I sometimes suspect that we are facing the national spiritual repercussion for what we let happen to El-Zakzaky. That man had been to hell and back, yet he is not broken. Meanwhile, Nigeria that tried to break him is itself broken, hopefully not beyond repair.
Cast your mind back to that image of a bloodied El-Zakzaky, with gunshot wounds, one eye almost dislocated from the eye socket, lying limp in a wheelbarrow, being ferried off to who knows where by soldiers sent by Buhari and Buratai. And what was his crime? That his congregation blocked a major road in Zaria, while the then Chief of Army Staff, Lt General Buratai (a coward who is only strong when he is facing unarmed civilians but is nowhere to be found when Boko Haram and killer herdsmen surface) was in town for an event. And just because of that flimsy excuse, the Nigerian state did to him what they have not done to either Boko Haram or herdsmen.
In the final analysis, El-Zakzaky exposed the Godlessness of many Nigerian Christians and Muslims. Many Nigerian religionists only love their neighbours as themselves if they follow the same religious doctrines. Read that again. I am not saying what you think I am saying. Nigerian Christians do not necessarily love other Nigerian Christians. They tolerate them. Their love is reserved for members of their denomination, and sometimes, their love is so granular that it is reserved for only members of their particular church. And the same or true for Muslims.
We have forgotten, or perhaps we never knew, that God did not create Jews, Christians, or Muslims on the Sixth Day. What God created on that blessed day was Mankind. God’s religion is not Judaism, Christianity, Islam or any other doctrinal religion. God’s religion is love. And that God kind of love is the love I saw displayed by Nigerian Shiites for Ibrahim El-Zakzaky. Through hardship, killings, deprivation, humiliation, ostracisation, and economic emasculation, Nigerian Shiites stood by Ibrahim El-Zakzaky. That alone is a testament that the man has leadership abilities beyond what we have seen in contemporary Nigeria. And if we had universities worth their salt, by now, they would be researching what, why and how the man El-Zakzaky built up such a massive, cohesive, supportive and emancipative following. Because if Nigeria is to recover from the hell and beyond that Muhammadu Buhari has put us through, we will need a leader that can command such a loving, loyal, self-sacrificing and committed following.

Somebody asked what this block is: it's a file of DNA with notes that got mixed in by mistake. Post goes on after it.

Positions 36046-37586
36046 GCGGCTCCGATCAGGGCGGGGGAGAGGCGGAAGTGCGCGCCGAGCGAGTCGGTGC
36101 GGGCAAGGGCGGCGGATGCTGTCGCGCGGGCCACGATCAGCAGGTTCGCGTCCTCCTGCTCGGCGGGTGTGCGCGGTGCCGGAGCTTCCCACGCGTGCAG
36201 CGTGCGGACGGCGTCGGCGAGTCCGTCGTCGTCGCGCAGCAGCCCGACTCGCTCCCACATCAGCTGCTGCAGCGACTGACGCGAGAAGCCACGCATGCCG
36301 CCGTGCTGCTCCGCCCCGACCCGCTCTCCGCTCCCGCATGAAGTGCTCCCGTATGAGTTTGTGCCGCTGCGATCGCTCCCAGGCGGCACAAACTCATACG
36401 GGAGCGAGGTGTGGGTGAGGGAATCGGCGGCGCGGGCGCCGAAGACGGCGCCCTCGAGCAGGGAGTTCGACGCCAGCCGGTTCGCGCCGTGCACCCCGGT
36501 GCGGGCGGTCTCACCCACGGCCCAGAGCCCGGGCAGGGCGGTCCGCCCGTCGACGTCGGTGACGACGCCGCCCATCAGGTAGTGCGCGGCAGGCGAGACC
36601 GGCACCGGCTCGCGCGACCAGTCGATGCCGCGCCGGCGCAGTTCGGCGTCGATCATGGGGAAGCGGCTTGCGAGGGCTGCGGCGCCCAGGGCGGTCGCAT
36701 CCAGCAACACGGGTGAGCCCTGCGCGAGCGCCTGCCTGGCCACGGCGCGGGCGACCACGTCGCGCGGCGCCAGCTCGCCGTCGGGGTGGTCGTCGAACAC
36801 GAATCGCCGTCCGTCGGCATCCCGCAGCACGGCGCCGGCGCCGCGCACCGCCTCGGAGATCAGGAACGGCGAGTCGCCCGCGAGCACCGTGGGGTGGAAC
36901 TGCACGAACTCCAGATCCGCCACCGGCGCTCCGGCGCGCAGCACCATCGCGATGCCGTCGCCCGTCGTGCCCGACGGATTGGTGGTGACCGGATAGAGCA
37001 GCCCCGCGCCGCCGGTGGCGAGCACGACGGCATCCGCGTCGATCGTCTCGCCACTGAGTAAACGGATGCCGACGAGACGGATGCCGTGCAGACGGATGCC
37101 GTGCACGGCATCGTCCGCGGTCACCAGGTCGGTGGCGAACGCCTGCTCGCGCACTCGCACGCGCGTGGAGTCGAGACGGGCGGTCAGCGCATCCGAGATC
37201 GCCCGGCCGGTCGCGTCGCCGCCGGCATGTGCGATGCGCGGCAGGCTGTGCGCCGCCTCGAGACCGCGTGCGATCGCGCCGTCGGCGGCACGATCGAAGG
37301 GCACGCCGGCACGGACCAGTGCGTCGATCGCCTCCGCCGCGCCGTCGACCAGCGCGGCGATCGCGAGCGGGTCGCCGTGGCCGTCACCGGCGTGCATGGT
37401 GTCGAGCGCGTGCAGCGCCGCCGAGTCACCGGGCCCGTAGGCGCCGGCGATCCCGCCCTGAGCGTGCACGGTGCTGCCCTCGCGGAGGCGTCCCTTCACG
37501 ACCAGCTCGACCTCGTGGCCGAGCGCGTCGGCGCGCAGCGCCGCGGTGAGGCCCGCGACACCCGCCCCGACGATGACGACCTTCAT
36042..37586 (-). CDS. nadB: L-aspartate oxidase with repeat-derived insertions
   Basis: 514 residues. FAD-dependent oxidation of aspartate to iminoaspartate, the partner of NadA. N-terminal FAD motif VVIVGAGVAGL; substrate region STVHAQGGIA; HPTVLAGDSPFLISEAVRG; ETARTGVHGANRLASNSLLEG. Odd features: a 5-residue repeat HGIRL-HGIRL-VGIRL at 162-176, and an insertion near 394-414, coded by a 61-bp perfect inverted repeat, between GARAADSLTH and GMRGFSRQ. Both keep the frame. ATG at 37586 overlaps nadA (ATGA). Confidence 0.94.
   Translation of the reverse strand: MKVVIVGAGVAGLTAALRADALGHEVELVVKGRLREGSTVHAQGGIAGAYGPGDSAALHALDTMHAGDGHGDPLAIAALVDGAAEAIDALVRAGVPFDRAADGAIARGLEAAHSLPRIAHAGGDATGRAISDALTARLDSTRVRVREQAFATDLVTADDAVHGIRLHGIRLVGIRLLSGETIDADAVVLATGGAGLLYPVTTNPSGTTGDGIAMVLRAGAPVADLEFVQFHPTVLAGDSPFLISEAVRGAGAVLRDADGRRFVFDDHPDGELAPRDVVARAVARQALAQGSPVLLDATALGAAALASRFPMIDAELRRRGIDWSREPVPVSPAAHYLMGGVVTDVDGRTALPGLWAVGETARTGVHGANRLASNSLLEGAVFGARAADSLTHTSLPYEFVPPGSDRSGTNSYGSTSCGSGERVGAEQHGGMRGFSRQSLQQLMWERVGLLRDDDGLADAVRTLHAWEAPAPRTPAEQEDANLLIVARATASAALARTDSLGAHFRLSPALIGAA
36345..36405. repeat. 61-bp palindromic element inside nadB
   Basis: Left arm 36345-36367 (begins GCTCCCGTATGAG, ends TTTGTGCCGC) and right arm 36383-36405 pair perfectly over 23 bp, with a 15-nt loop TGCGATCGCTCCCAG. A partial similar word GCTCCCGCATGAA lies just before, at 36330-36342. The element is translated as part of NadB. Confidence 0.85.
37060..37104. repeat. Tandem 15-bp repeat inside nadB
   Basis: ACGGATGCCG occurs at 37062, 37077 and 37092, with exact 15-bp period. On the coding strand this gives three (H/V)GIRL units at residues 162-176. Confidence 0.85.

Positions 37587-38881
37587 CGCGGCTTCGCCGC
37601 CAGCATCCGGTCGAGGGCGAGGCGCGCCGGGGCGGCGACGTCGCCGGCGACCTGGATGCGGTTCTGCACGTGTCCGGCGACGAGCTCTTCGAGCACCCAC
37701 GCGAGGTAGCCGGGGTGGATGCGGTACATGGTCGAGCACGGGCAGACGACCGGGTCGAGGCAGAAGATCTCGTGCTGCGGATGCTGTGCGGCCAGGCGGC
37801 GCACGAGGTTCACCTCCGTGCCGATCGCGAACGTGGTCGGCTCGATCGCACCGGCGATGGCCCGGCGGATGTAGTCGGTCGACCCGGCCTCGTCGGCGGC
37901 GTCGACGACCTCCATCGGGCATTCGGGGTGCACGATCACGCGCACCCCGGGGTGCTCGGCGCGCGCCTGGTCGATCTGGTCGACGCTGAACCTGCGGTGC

And obviously, I am not referring to the type of follower-ship typified by the shattered dreams that made Yahuza Ibrahim of Katsina change his daughter’s name from Buhariyya to Kauthar, because, according to him: “Before, when his name (Buhari) was mentioned, everyone felt he was the right person that could help in tackling our problems. But it has turned out to be the other way round. I tell you, the president has not redeemed any of his campaign promises. He has done nothing.” Not one Nigerian Shiite will ever say that about Ibrahim El-Zakzaky. Not even one!
Alas, Ibrahim El-Zakzaky was imprisoned for six years of Buhari’s misrule for a crime he did not commit. Meanwhile, bandits, killer herders and Boko Haram are still free after six years of Buhari’s misrule despite the many crimes they committed. And we expect peace in Nigeria. Can there be peace without justice?
Omokri is a human rights activist and lawyer.